Let’s set the scene: You’re playing a round of golf by yourself. You’re keeping score, but there’s nothing on the line. You hit a nice drive in the fairway, but your ball has come to rest in a divot. What’s your next move?
According to the results of a Google+ Golf Community poll, 77 percent of us will grin and bear it ... playing it as it lies. Unfortunate, yes, but part of the game for those who follow the USGA Rules of Golf by the letter of the law.
Victor Calderon is in the majority. “If the ball comes to rest in a divot, then that's just bad luck,” he said. “This game comes with trouble so I'll play it as it lies. With a shorter iron than intended, I'll change my intended distance from center green to front side, if at all possible.”
Excellent advice considering there’s a good chance the ball will come out without any backspin, causing it to run out.
Keith Bricknell and Sarmad Qureshi agree.
“Play it as it lies,” Bricknell said. “The only person you cheat is yourself, otherwise.”
Qureshi said, “Play it as is lies. Toughens up your competitive edge.”
Mark Hainsworth echoed Qureshi’s forward thinking. “If you're playing alone, you're only practicing, so practice hitting the shot from the divot hole. Someday you'll need to know how to play that shot.”
For skpknight, overall course conditioning plays a factor in the decision. “Playing alone or not, we improve our lies on most of the courses in our area because the fairways are not as well manicured as some areas of the country. There are a lot of dried patchy areas and, frankly, a lot of the locals don't seem well versed in replacing their divots. We also have some greens on a couple of courses that need reseeding and have bald patches. We therefore allow a player to move his ball. Regardless, however, it's never no nearer the hole.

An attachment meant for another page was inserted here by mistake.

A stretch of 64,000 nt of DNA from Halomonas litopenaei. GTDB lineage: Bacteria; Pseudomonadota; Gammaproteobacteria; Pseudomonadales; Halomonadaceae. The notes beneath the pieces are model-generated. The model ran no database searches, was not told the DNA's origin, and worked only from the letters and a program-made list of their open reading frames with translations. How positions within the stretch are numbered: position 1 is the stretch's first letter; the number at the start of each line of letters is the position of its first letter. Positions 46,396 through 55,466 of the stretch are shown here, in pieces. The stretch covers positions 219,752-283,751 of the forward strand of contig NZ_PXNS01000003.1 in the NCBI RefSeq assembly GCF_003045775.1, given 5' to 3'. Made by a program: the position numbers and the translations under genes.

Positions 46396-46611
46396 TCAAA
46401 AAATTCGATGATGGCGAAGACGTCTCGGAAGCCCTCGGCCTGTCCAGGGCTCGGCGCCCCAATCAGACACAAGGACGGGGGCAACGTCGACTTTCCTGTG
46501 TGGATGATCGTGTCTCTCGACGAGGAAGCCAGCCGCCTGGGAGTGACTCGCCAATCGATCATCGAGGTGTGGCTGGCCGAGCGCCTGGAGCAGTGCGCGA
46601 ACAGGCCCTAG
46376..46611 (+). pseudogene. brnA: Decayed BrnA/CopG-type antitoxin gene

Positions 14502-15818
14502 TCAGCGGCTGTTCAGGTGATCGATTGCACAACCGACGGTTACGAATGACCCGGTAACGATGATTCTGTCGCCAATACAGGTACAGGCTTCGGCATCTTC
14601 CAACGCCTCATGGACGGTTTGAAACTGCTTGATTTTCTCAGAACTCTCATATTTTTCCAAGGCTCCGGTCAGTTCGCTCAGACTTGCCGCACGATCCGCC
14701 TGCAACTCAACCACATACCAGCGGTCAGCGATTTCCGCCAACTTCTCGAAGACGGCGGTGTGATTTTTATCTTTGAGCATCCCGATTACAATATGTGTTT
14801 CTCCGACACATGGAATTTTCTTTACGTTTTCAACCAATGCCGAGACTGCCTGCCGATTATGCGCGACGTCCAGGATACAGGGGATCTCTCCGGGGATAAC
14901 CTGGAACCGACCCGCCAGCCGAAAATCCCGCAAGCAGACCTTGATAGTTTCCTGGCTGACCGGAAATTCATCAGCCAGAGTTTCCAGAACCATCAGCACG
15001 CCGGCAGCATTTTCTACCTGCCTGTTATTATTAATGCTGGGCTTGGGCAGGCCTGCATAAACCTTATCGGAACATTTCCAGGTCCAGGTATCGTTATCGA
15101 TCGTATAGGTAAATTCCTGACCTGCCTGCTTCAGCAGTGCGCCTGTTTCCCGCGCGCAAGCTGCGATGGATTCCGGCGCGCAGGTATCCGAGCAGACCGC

“This is particularly true on our city courses or underfunded semi-private courses,” he added. “Of course, in captain’s choice matches or other matches we play as it lies.”
That makes sense - keeping in line with rules of competition. Skpknight added that he and his playing partners generally agree to play winter rules before teeing off.
Victor Enlow presented an option that would satisfy both sides: “Play that one, then hit another.”
Good suggestion when outside competition.
Jason Thompson presented an interesting point, so I’ll leave you with this to ponder on your own.
“Take winter rules out of calculation ... Do you cheat by moving it or try to improve your game by playing it?”
Answering a question with a question leaves a lot of food for thought. Well done, Jason.